Soil Permeability and Soil Type Must Be Suitable For Disposal of Excreta and Waste Water

Soil permeability determines its suitability for disposal of excreta or sewage effluent, and wash water.

This is important because some soils cannot safely be used for disposal systems.

Note: The content on this page has been adapted from publications of Lifewater International, written by Fred Proby.

Systems in unacceptable soils can cause serious health hazards, including contaminated drinking water.


Determining soil suitability involves:

(1) evaluating soil types,

(2) locating groundwater and bedrock levels,

(3) determining soil permeability,


Materials Needed

* Shovel

*Watch or other timepiece

*Measuring tape or ruler

*Lath, slat or straight stick about l meter long

*Board or piece or lumber about 0.6 meters long

*Pencil

*Auger with extension handles (optional; although not essential, this is an extremely useful tool for digging test holes)


Evaluating Soil Types

An important question concerning soil is how fast it will allow waste liquid to percolate or flow into it. In other words, what is the soil permeability?

If the waste liquid percolates too fast, the soil will not have a chance to treat it by removing disease-causing pathogens, and the waste liquid may seep into and contaminate the groundwater.

If the waste liquid does not percolate fast enough, it may overflow to the ground surface, causing serious health hazards.

Different types of soils have different soil permeability and percolate waste liquid at different rates. Some types of soil are acceptable for disposal systems, but others are not.


Identifying Soil Types

The six basic types of soil are:

• Sand

• Sandy loamy

• Loam

• Silty loam,

• Clay loams, and

• Clay


Soil types can be identified by sight and feel. When testing soil by feel, test it when both dry and moist.

(1) Sand

Individual grains are easily seen and felt. A handful of sand squeezed when dry will not hold its shape; squeezed when moist it will barely hold its shape, crumbling when touched. Sand has high soil permeability.

(2) Sandy Loam

Contains a large percentage of sand so that sand grains can be seen and felt. Squeezed when dry, a handful of sandy loam will not hold its shape; squeezed when moist, it holds its shape and forms a cast that will not break when handled carefully. Sandy Loam has acceptable soil permeability.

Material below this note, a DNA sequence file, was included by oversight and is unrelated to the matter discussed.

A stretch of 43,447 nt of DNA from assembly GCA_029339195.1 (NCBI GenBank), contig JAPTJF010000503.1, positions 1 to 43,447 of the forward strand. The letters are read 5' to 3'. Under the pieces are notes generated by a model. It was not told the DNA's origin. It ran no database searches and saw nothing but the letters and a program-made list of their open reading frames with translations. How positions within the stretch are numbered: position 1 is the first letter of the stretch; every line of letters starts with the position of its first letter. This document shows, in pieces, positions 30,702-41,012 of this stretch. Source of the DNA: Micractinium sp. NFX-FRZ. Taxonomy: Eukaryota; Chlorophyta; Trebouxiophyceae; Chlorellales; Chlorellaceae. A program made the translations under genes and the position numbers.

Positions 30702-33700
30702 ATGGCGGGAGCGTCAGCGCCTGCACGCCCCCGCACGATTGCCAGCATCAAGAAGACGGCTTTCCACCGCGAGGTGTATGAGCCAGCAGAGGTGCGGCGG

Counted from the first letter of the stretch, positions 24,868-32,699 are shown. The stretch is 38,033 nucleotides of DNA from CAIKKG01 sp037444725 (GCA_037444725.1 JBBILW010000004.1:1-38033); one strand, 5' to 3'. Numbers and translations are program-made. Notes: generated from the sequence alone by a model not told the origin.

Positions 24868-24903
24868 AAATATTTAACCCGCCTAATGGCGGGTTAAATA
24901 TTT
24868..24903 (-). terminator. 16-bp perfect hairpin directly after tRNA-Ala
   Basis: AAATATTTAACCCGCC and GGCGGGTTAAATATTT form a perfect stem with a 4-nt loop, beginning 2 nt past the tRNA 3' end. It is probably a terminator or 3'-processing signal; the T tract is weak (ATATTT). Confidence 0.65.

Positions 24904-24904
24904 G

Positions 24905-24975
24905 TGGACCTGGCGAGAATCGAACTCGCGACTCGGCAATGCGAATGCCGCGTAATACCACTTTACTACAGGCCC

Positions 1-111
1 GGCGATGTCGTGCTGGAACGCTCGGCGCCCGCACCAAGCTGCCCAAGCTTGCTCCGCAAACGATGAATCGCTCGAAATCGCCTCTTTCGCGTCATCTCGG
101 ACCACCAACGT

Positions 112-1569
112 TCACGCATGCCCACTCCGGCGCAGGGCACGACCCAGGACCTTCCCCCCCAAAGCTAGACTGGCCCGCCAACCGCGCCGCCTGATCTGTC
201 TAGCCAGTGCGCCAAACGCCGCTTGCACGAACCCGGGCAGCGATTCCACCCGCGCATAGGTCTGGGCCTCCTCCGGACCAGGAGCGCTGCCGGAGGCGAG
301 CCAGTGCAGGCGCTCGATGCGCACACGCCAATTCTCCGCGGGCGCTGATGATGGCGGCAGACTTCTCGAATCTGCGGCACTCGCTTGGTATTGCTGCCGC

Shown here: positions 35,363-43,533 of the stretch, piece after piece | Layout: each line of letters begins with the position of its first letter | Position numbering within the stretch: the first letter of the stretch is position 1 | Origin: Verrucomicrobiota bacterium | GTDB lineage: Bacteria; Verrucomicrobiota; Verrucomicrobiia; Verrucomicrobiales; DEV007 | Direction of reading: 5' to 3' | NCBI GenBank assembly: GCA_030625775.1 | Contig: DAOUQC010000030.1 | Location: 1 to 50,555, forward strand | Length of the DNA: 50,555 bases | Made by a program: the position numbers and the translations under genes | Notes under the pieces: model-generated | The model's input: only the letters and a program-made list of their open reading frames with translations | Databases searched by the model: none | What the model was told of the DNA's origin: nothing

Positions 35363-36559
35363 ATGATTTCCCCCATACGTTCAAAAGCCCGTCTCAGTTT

(3) Loam

Has a fairly smooth, yet slightly gritty feel; clods crumble easily. Squeezed when dry, loam forms a cast that can be handled carefully without breaking; squeezed when moist the cast can be handled freely without breaking. Loam also has acceptable soil permeability.

(4) Silty Loam

Feels soft and floury; clods are easily crumbled. Squeezed when dry or wet, silt loam forms a cast that can be handled freely without breaking. A small ball of moist soil pressed between thumb and finger will not form a ribbon. Silty Loam has acceptable soil permeability.

(5) Clay Loam

Fine-textured; clods are hard. Moist clay loam is plastic and, when squeezed, forms a cast that can withstand considerable handling without breaking. A small ball of moist clay loam pressed between thumb and finger forms a thin ribbon that barely sustains its own weight. Clay Loam has low soil permeability.

(6) Clay

Fine-textured; clods are very hard. Wet clay is plastic and usually sticky. A small ball of moist clay pressed between thumb and finger forms a long ribbon. Clay has very low permeability.


When the soil at the proposed site has been identified by sight and feel, use Table 1 to determine whether it is suitable for a disposal system. 


Locating Groundwater and Bedrock Levels

Most disposal systems require a minimum of 1 meter of permeable soil below the bottom of the system and above the highest groundwater level, bedrocks or impervious layers.

The most direct method of locating groundwater levels, bedrock, and impermeable layers is to dig a test hole. The hole must be 1 meter deeper than the bottom of the proposed system.

An auger with extension handles is an ideal tool for digging test holes.

If an auger is not available and the hole must be dug with a shovel, be very careful if the hole Is deeper than 1.5m. The sides must be shored up to prevent cave-in and possible serious injury.


Bedrock

Bedrock or impermeable layers are easily identified in a test hole as it becomes extremely difficult to dig and the soil consists mostly of rocks, shale, or tightly packed, consolidated material.

If bedrock or impermeable layers are reached before the test hole reaches the proper depths, the proposed system cannot be constructed as designed.

There are three choices:

(1) select another site;

(2) redesign the proposed system, if possible, to make it shallower but still with its bottom 1 meter above bedrock or impermeable layers; or

(3) select and design an alternate system that can be used at this location.


Groundwater Levels

The same hole used to test for bedrock can be used to find groundwater levels. Groundwater is easily identified in a test hole.

After a few hours, the hole will fill with water to the groundwater level or moist soil will be found at the around- water level.

Since the highest yearly groundwater level must be found and since groundwater levels fluctuate throughout the year, test for ground- water during the wettest season.

If the highest groundwater level is encountered before the test hole reaches the proper depths the proposed system cannot be constructed as designed. There remain the three choices noted earlier.

If the soil type, bedrock layer, and groundwater level are all acceptable and the proposed system is a pit or improved latrine the system can be constructed on the site with no further testing.



Return to "Introduction to Sanitation Facilities, Part 1" from "Soil Permeability" 



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